You need look no further than Mickey Mouse in the US, or Elvis in the UK, to understand how copyright, for better or worst, affects the marketplace. But while Disney resorted to legal means to get more life out Mickey, those that oversee the Eiffel Tower came up with something far more clever.
The Eiffel Tower’s likeness had long since been part of the public domain, when in 2003, it was abruptly repossessed by the city of Paris. That’s the year that the SNTE, the company charged with maintaining the tower, adorned it with a distinctive lighting display, copyrighted the design, and in one feel swoop, reclaimed the nighttime image and likeness of the most popular monument on earth. In short: they changed the actual likeness of the tower, and then copyrighted that.
As a result, it’s no longer legal to publish current photographs of the Eiffel Tower at night without permission. Technically, this applies even to amateurs. When I spoke to the Director of Documentation for SNTE, Stéphane Dieu, via phone last week, he assured me that SNTE wasn’t interested in prohibiting the publication of amateur photography on personal Web sites. “It is really just a way to manage commercial use of the image, so that it isn’t used in ways we don’t approve,” said Mr. Dieu.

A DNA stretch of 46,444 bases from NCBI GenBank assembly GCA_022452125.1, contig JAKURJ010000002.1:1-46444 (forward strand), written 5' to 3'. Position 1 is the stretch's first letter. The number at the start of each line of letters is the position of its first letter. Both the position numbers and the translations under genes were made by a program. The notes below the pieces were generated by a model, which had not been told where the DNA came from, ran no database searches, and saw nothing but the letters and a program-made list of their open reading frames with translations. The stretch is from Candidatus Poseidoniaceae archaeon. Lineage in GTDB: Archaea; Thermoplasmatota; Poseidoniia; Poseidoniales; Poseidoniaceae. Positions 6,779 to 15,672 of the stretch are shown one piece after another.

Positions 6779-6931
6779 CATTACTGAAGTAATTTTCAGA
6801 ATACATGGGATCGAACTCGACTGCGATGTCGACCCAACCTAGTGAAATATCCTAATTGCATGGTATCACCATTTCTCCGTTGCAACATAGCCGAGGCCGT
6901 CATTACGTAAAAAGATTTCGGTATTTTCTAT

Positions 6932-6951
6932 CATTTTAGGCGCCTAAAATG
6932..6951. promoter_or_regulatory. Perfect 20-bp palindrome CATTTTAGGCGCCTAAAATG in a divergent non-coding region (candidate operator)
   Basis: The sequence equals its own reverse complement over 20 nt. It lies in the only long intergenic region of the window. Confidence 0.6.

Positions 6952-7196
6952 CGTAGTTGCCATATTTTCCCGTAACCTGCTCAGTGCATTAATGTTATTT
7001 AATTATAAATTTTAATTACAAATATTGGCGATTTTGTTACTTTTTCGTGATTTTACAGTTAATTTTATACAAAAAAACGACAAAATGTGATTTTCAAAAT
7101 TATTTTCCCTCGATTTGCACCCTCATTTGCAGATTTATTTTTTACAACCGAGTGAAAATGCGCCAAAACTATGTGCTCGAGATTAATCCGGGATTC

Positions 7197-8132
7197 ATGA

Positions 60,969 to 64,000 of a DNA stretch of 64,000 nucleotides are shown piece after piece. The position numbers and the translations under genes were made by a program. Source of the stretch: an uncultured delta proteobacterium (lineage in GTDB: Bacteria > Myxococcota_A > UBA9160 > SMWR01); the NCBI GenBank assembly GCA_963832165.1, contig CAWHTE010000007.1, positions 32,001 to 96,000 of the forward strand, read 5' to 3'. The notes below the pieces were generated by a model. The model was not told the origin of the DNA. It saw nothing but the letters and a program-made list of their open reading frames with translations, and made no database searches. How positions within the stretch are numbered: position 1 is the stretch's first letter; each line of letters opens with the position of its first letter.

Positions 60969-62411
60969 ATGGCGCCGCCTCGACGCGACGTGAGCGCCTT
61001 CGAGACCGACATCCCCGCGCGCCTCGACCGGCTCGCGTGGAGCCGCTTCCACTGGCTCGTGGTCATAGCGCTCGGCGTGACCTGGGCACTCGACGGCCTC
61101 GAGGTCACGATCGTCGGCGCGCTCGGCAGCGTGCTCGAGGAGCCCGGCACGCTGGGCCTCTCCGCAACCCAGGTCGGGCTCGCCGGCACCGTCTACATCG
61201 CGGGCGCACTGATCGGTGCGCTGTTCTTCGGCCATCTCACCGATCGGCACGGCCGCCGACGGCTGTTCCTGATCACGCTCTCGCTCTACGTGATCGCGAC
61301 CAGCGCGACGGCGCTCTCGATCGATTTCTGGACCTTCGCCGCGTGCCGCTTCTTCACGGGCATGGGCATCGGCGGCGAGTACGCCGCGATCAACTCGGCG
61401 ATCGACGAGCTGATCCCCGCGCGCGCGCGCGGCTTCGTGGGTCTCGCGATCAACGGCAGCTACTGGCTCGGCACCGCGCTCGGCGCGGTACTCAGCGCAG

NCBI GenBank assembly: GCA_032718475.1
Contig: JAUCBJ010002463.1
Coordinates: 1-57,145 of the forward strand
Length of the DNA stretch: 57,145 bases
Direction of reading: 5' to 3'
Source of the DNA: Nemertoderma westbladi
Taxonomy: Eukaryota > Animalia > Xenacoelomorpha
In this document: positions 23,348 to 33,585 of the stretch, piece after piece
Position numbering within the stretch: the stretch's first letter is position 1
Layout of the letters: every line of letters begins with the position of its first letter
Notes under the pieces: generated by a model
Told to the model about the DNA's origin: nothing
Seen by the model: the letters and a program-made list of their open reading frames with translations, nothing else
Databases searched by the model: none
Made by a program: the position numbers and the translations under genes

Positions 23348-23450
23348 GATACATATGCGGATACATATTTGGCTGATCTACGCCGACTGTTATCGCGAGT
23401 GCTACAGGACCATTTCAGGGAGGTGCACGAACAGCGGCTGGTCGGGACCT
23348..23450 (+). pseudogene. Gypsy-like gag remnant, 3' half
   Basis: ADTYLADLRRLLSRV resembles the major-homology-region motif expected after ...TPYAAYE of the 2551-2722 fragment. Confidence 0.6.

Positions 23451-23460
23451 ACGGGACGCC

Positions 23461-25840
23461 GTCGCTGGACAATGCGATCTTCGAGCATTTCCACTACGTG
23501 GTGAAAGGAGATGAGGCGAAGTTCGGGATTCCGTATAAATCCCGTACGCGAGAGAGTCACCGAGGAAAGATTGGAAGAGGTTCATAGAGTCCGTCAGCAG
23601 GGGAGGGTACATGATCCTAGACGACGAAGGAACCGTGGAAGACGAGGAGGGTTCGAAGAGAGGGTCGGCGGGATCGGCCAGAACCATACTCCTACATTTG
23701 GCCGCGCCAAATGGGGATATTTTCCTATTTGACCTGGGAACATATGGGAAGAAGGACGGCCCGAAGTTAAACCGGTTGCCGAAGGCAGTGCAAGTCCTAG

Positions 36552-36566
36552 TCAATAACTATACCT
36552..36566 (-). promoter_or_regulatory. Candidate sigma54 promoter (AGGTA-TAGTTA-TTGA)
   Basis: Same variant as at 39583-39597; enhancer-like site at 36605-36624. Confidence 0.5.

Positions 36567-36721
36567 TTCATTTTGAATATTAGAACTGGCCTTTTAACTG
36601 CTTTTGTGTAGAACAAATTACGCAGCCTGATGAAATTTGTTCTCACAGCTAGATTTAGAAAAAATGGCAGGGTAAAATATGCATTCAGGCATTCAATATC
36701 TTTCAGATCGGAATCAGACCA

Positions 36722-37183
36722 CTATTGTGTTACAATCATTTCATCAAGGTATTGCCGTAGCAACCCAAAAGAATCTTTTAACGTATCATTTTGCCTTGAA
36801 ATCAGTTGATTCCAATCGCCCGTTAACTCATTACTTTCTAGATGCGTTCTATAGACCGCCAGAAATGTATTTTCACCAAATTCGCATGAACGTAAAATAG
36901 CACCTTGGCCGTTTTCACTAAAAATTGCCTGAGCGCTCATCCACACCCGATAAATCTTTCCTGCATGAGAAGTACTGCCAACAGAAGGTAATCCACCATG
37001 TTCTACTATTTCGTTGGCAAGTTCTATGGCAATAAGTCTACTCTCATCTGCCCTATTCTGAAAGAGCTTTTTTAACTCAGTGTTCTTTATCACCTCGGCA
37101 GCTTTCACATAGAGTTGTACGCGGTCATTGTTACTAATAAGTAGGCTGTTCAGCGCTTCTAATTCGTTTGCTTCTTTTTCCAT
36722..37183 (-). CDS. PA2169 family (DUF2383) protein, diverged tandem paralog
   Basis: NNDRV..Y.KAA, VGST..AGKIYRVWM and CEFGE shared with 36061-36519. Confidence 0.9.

So while publishing nighttime photos of the Eiffel Tower may now be illegal, it isn’t all bad news for tourists; SNTE profits go back to the city of Paris, making it, hopefully, and even nicer place to visit.